It's interesting to see everyone's different takes on things, because I don't see this at all.  Take the apocalypse for example.  Dean was right about Sam's involvement with Ruby and him using his powers.  Sam ended up starting the apocalypse instead of stopping it.  Come season 5, it was quite clear to me that most people blamed Sam for the apocalypse..... not Dean even though Dean did break the first seal.  That plot point was practically forgotten.  The other hunters came for Sam.  Not Dean.  I don't remember anything that would point to Dean being blamed for the apocalypse in season 5.  

Edited by Reganne.
3

Share Post


Link to post

Frankly I hate either one getting blamed: both were manipulated into breaking seals.

4

Share Post


Link to post
3 minutes ago, mertensia said:

Frankly I hate either one getting blamed: both were manipulated into breaking seals.

Oh I totally agree.  They were completely unaware that their actions were leading to the very thing they wanted to avoid.  I was just glad that when 'Bobby' said those things to Sam, that it wasn't actually him.  Only a Demon that was possessing him because when I watched it the first time, I was thinking... weren't they all trying to figure out how to kill Lilith and stop her from breaking the seals?

0

Share Post


Link to post
Quote

 Come season 5, it was quite clear to me that most people blamed Sam for the apocalypse..... not Dean even though Dean did break the first seal.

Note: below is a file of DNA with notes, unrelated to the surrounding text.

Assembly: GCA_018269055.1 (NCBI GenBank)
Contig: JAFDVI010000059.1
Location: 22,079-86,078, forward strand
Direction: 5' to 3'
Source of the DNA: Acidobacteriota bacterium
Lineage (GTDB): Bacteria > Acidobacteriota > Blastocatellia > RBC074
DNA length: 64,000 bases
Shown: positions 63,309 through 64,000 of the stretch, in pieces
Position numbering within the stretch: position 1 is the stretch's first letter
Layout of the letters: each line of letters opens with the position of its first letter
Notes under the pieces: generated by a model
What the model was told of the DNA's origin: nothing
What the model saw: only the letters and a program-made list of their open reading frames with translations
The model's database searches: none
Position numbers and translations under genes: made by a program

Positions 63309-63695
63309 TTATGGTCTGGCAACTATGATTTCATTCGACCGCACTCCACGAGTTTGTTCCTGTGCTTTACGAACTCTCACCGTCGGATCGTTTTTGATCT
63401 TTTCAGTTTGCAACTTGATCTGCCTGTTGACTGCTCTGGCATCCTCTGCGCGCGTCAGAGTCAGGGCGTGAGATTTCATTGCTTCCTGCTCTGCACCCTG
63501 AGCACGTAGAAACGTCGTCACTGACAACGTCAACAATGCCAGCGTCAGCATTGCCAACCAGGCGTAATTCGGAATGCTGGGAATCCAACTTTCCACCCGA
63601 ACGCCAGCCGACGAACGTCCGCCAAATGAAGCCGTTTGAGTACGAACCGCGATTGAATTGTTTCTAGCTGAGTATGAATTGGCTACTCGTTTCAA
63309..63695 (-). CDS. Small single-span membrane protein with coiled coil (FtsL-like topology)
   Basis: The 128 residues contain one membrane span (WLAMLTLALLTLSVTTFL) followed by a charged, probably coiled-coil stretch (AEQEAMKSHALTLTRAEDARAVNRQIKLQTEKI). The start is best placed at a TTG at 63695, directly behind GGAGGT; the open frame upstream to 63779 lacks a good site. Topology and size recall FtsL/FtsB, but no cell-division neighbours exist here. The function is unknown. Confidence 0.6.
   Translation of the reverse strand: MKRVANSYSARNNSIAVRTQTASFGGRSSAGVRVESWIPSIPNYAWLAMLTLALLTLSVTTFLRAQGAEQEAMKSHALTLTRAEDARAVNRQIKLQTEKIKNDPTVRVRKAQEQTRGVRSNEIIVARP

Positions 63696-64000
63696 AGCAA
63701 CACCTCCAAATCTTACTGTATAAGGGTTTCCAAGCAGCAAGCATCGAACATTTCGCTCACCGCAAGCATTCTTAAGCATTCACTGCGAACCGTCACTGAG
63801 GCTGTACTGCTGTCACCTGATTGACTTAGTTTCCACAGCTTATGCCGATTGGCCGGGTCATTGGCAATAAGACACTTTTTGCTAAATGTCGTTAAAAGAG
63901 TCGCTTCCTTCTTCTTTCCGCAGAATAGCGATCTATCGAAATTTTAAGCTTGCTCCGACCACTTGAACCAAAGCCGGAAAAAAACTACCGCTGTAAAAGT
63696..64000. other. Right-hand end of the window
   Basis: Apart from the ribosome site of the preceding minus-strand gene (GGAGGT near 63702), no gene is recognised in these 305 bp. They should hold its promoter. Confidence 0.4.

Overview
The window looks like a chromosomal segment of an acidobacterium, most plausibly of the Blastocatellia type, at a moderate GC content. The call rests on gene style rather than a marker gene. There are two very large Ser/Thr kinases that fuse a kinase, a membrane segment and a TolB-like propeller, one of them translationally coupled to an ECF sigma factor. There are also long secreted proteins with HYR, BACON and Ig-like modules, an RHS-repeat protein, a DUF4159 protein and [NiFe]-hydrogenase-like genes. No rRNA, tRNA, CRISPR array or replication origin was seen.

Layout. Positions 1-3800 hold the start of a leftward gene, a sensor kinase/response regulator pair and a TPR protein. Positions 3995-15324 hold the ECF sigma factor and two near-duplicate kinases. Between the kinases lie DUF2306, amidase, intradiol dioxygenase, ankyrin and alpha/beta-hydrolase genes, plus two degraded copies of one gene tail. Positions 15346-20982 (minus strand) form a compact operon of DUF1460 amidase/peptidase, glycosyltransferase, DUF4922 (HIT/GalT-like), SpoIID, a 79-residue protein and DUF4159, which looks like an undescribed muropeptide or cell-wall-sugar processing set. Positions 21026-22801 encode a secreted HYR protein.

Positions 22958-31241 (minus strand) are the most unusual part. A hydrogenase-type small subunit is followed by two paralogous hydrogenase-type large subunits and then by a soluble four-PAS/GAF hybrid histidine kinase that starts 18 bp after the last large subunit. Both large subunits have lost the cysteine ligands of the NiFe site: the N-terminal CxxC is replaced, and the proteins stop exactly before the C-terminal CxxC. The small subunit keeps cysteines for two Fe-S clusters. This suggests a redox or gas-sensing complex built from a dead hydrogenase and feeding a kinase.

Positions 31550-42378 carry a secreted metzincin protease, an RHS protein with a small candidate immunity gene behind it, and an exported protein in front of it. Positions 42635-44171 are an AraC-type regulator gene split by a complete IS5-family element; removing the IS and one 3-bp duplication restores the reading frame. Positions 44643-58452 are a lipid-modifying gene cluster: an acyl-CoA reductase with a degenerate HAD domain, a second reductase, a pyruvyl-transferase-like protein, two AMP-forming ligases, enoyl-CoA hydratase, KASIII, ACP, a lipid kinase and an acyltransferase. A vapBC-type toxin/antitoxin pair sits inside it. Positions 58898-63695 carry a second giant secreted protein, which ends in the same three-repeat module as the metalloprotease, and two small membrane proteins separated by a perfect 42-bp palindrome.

I see doing something under torture as vastly different than doing something because your demon dealer told you what you wanted to hear.

For making the demon deal in the first place that got him into hell, yes, it`s fair to blame Dean. That`s a different story. And incidentally the only time I truly hated the character. End of Season 2, I thought: yup, you made your bed, now lie in it, re: hell.  

Quote

 I don't remember anything that would point to Dean being blamed for the apocalypse in season 5.  

To me the narrative did because it shifted the responsibility from Sam making choices to "he only did that because Dean was mean and bossy". Sam didn`t really need to change his stance. He was the big hero he thought he would be in Season 4. Only Dean had to change and be more supportive.

They did it again in Season 11 "we released the darkness". Oh, so Dean gets to share in the blame. Yet the resolution according to Crowley was "God`s powers and kinda them". Well, Dean, you get the blame but none of the credit. Super.